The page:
Global Policy Innovations, a publication of the Carnegie Council that explores issues of fairer globalization, recently listed its most popular articles of 2009.
Leading the list was Sex Slavery by Siddharth Kara, author of Sex Trafficking: Inside the Business of Modern Slavery.
The article is an interview with Devin Stewart of the Carnegie Council and includes video excerpts of Kara’s talk which applies an economic approach to understanding the persistence of the sex slavery industry as well as the human costs involved. Here is an excerpt from his talk:
So ask yourself: How many male consumers will trade in one-and-a-half or two hours of work for one hour of commercial sex? The answer is more than enough to create powerful forces of consumer demand, which in turn motivate slave-owner demand for more slaves. This aggregate demand among slave owners and consumers is the most deadly driver of the contemporary sex-trafficking industry. This is why I believe the most effective efforts to eradicate sex trafficking must aim to reduce aggregate demand through an attack on the industry’s immense profitability. An attack on profitability will reduce demand because slave owners will be forced to accept a lower profit and then, hence, less desirable business. Or they will pass on the increased cost to the consumer by elevating retail price, which will in turn reduce consumer demand. This reduction in consumer demand, or the price elasticity of demand, is explored in more detail in my book, but suffice it to say that commercial sex is a highly elastic product, which means that as price increases, consumer demand decreases considerably.
Recall our key thesis: the enormity of sex trafficking is driven by the ability to generate immense profits at almost no real risk. The most effective way to attack profitability is to elevate real risk. In the book, I call this an inversion of the risk/reward economics of the global sex-trafficking industry and I describe seven tactics that I believe will accomplish this goal. These tactics must be designed and deployed by a new brand of global abolitionist coalition that I outline, which must possess sufficient unity, expertise, resource, and transnational cooperation to wage a more effective assault on the global sex-trafficking industry.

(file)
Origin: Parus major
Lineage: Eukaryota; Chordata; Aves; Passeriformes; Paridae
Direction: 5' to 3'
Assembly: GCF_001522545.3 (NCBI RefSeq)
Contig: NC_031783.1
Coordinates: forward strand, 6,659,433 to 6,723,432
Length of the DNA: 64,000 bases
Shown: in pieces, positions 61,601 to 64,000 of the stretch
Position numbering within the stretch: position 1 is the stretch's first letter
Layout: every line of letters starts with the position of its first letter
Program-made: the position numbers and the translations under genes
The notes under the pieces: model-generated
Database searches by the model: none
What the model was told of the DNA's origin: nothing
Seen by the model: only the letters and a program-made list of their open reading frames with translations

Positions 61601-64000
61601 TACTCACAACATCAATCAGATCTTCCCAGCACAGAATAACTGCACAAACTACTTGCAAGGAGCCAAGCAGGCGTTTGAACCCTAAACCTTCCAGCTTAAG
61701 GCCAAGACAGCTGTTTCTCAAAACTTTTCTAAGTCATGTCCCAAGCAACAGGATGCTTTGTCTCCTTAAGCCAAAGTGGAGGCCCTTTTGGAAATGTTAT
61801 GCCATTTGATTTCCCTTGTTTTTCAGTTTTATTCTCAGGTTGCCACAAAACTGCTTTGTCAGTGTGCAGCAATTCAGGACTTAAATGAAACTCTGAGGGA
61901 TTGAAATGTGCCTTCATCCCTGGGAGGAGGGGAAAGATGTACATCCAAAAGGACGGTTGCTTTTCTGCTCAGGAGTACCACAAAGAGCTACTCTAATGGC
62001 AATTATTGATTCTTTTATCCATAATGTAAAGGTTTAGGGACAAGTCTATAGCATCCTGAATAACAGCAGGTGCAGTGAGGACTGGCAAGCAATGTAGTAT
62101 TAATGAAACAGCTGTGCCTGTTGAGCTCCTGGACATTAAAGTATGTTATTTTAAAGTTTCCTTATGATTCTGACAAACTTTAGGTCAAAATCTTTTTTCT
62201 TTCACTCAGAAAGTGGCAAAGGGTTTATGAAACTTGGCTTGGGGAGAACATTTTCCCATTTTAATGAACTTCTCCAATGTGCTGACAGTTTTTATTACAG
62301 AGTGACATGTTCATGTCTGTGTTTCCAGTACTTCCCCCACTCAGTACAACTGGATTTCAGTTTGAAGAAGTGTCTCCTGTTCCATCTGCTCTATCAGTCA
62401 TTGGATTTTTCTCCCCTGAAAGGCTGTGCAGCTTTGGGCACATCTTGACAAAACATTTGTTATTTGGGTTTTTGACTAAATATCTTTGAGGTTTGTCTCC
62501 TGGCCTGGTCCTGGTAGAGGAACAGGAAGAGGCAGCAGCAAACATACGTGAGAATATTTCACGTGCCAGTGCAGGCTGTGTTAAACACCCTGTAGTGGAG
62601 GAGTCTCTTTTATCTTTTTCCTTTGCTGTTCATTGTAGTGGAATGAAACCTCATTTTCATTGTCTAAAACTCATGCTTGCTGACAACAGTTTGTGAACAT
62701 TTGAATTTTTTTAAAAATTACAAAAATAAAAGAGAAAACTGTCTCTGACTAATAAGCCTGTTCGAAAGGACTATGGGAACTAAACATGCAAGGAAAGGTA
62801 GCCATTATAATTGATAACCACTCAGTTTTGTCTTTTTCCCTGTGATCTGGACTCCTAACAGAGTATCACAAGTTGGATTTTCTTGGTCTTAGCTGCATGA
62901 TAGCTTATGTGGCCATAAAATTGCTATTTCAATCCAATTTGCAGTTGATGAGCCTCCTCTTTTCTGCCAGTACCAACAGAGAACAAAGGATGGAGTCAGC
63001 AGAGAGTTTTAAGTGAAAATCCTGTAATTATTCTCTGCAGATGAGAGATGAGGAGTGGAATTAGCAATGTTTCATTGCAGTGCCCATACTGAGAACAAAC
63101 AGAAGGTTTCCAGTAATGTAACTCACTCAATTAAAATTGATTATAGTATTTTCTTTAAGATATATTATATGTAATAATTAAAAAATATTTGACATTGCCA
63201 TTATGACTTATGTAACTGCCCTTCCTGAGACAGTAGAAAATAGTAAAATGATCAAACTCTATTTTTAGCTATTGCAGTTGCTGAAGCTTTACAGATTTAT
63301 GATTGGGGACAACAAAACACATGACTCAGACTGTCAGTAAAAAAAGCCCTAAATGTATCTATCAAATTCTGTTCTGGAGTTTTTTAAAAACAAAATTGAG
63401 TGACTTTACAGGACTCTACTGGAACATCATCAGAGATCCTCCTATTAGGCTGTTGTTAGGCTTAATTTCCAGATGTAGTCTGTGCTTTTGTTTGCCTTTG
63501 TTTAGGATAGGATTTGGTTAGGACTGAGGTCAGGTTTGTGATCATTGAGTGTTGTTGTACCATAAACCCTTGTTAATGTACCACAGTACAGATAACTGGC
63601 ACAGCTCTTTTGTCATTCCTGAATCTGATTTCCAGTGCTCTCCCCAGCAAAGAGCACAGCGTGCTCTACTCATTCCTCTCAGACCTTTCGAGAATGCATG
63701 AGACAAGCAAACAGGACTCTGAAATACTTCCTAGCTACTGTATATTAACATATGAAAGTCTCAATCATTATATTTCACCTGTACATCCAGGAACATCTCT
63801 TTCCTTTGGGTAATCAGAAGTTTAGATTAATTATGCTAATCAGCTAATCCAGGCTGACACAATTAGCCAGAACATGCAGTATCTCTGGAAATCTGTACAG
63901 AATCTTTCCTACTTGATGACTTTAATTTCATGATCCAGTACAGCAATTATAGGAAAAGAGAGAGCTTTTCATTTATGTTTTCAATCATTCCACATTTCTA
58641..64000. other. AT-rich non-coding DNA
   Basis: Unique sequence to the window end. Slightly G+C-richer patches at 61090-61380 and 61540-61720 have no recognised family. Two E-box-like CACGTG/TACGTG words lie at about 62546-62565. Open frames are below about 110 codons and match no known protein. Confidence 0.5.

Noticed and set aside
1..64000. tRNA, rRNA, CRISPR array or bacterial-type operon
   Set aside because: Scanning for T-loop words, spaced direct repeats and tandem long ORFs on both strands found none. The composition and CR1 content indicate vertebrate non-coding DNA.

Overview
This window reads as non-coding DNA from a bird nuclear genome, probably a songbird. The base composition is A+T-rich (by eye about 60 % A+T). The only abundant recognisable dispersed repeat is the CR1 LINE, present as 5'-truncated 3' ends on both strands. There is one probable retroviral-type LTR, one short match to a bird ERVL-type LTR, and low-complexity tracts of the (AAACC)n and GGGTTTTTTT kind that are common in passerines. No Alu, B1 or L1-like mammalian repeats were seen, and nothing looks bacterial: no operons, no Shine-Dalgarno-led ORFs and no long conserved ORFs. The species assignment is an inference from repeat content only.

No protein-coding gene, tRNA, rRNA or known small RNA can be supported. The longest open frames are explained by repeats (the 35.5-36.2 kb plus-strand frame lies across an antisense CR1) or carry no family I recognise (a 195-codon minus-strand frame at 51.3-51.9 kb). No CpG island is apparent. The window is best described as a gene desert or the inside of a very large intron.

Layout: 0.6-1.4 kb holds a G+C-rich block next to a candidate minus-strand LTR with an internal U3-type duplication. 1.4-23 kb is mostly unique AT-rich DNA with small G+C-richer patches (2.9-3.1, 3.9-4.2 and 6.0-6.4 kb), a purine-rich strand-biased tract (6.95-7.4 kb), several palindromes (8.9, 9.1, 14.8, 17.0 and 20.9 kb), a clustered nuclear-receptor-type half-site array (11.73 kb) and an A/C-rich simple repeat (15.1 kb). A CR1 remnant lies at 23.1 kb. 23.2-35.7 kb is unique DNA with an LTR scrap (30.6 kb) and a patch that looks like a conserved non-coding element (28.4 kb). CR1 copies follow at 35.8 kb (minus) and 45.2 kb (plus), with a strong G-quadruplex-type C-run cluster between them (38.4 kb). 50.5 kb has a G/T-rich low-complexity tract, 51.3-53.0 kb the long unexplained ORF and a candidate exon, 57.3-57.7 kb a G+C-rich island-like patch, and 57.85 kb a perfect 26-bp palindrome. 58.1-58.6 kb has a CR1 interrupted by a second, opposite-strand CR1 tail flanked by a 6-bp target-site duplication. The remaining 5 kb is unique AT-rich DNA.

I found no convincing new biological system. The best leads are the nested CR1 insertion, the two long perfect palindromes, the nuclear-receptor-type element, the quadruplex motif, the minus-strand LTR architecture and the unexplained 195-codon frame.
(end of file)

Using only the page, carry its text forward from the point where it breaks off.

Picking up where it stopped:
To institute these tactics and abolish slavery, far more resources are required and far greater risk must be introduced into the system. To draw an analogy to the war on drugs, the U.S. government spends 300 times more money per year to fight drug trafficking than it does to fight human trafficking. The economic penalties for trafficking in cocaine, for example, are 20 times greater than the economic penalties against slavery.
The analogy ends there because a war on slavery is a war I believe we can win. If someone like me is able to track down slaves and confront their exploiters, then more aggressive interventions and elevated resources can surely bring an end to these grotesque crimes. Slavery is a stain on humankind that must be buried alongside our ugliest demons.
I hope you will join me.